We really think that the Adoption Team should take this course on board. It was certainly a light at the end of a very dark tunnel for us in terms of our eldest son's behavior. When you adopt – as we did two boys – it's such an unreal experience. You've spent years trying for children then going through the "process" without ever knowing if you'll be successful or not. Then suddenly eight days after meeting two boys – then aged 2 and 5 – you are parents. A lot of emphasis is put on how you'll talk to the children about the fact that they are adopted, how you'll explain their early years to them, how you'll cope meeting the birth parents, but not much on how to build and sustain a good relationship with your children.
Adoption is such a drastic, life changing experience, it is hard to see how you could ever be really prepared for it, but we firmly believe that Webster-Stratton is an excellent foundation on which to build. When we started the course we were desperate, our eldest son's behavior had continued to deteriorate at home, at school, and at any outside activity he had joined.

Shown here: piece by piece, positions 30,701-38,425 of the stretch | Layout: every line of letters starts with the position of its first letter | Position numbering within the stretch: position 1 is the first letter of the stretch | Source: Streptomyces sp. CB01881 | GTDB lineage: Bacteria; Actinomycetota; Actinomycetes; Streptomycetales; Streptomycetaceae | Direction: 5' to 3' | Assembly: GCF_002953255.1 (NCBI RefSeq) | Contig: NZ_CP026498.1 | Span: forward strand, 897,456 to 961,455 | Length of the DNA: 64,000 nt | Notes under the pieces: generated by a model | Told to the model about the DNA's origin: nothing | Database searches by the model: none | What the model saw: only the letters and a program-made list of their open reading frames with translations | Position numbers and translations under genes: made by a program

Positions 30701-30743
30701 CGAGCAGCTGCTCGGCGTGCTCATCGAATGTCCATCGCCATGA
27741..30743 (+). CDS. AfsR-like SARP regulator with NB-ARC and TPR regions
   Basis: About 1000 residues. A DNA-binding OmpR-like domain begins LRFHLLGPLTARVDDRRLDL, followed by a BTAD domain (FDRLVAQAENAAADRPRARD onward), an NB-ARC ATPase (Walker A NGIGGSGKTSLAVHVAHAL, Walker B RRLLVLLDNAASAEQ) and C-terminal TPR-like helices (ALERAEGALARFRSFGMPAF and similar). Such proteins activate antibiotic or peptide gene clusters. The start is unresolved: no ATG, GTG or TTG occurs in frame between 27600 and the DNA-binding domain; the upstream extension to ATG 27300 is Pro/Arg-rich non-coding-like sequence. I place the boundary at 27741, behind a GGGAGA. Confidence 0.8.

The pyramid was a revelation. The idea of child-led play gave us a forum for our eldest son to do something which we could praise and use to build up his confidence and self-esteem. We'd just got caught in the "nag trap" where everything he did or didn't do was wrong. The emotional piggy bank made such sense. In fact, the whole process has reached further into our lives, and we use the model at work and with family members. It's good to know that what we are doing now is helping our sons to develop confidence and self-esteem, and that we are helping them to learn how to problem solve.
Like anything worthwhile it's not easy. It requires effort and consistency, but it has given a framework that has produced good results, and we are very grateful to our facilitators for introducing us to the Webster-Stratton way.
A parent Appreciation Poem
couldn't understand what was wrong.